Jane Austen 's Pride And Prejudice

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In Pride and Prejudice, a novel written by Jane Austen, class differentiation, distinction, and hierarchy are prominent and well-developed themes. Austen majorly expresses that wealthier individuals may have prominence on the surface, but this prominence is ultimately a façade. True class is determined by the content of a person’s character. Austen uses multiple characters in the novel to express her thoughts on this matter. One of these examples is expressed through the comparison of Lady Catherine de Bourgh and Mrs. Bennet. They serve as the obliviously loathed and laughed at females in the novel. These characters complement one another in their foolishness, regardless of the fact they originate from opposing classes. As such, Austen…show more content…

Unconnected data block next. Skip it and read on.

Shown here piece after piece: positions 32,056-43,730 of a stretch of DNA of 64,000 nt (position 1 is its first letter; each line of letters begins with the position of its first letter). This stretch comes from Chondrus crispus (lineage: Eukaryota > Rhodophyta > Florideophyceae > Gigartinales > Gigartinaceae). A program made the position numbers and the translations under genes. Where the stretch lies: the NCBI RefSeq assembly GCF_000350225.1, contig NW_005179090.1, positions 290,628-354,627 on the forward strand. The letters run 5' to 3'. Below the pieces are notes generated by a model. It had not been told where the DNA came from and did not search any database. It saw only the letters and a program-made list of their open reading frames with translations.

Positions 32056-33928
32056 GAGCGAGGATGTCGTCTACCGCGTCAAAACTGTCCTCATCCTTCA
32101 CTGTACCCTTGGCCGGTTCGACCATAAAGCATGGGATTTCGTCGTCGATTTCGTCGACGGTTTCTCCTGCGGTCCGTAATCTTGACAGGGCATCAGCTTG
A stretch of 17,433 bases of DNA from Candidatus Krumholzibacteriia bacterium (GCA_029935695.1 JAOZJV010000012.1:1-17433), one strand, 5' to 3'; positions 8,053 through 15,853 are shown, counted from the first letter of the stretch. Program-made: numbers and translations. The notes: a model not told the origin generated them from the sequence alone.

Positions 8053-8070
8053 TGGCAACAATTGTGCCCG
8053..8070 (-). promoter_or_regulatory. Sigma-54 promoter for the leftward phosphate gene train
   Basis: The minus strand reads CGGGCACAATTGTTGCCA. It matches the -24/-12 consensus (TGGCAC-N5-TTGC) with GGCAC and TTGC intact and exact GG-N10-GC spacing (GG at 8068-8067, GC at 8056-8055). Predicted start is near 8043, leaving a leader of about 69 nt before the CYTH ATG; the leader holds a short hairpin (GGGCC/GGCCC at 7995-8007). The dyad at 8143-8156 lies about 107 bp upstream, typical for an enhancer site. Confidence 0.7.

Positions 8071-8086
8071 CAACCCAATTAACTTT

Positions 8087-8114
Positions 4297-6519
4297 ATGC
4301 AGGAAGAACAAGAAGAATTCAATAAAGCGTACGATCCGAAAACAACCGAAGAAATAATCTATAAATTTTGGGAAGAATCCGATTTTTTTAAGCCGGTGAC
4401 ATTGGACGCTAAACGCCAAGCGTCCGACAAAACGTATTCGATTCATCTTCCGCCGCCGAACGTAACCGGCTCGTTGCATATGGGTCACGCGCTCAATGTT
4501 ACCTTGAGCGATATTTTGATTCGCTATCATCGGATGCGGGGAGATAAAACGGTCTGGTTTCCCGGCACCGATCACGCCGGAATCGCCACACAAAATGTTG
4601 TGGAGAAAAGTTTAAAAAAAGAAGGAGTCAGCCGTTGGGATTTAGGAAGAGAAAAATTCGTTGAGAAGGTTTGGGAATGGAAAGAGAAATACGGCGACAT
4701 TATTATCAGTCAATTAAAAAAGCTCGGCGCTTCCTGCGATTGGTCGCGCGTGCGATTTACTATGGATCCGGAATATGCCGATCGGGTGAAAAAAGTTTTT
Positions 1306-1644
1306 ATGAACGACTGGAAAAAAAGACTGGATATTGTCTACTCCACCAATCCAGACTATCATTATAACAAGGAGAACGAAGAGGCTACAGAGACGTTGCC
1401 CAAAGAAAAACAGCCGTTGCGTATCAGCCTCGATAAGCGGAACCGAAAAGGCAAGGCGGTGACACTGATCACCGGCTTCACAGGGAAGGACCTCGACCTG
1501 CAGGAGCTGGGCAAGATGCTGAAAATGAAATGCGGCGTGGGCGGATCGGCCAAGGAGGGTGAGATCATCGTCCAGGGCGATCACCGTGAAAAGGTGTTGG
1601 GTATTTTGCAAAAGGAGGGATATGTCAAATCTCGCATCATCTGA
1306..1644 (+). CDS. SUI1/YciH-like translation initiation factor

This lack of restraint may be attributed to the character’s unwillingness to listen to what others have to say, Zechman 2 which essentially denotes they are uneducated. In Mrs. Bennet’s case, Austen clearly presents this lack of edification in her initial description of Mrs. Bennet by saying, “Mrs. Bennet was a woman of mean understanding, little information and uncertain temper. When she was discontented, she fancied herself nervous. The business of her life was to get her daughter married; its solace was visiting and news” (Austen 12). Mrs. Bennet’s “mean understanding” and “little information” implies she has multiple shortages when it comes to intellect. There is further evidence to support this thought. She is the daughter of a lawyer, but she cannot comprehend entailment, despite how often this characteristic is explained to her. She is juxtaposed with her clever and witty husband. She, who completely fails comprehend his irony and blatant mocking of herself. The way in which she raised her daughters shows minimal sense. Mrs. Bennet’s inadequate parenting is a common occurrence, but is perhaps highlighted when she demands Jane to walk to the Bingley residence in hopes that an approaching storm will somehow elongate her daughter’s stay. Luckily for Jane the Bingley’s have sufficient hospitality, but unfortunately for Jane, she does catch a cold due to her mother’s terrible judgment. Mrs. Bennet idiotically rejoices
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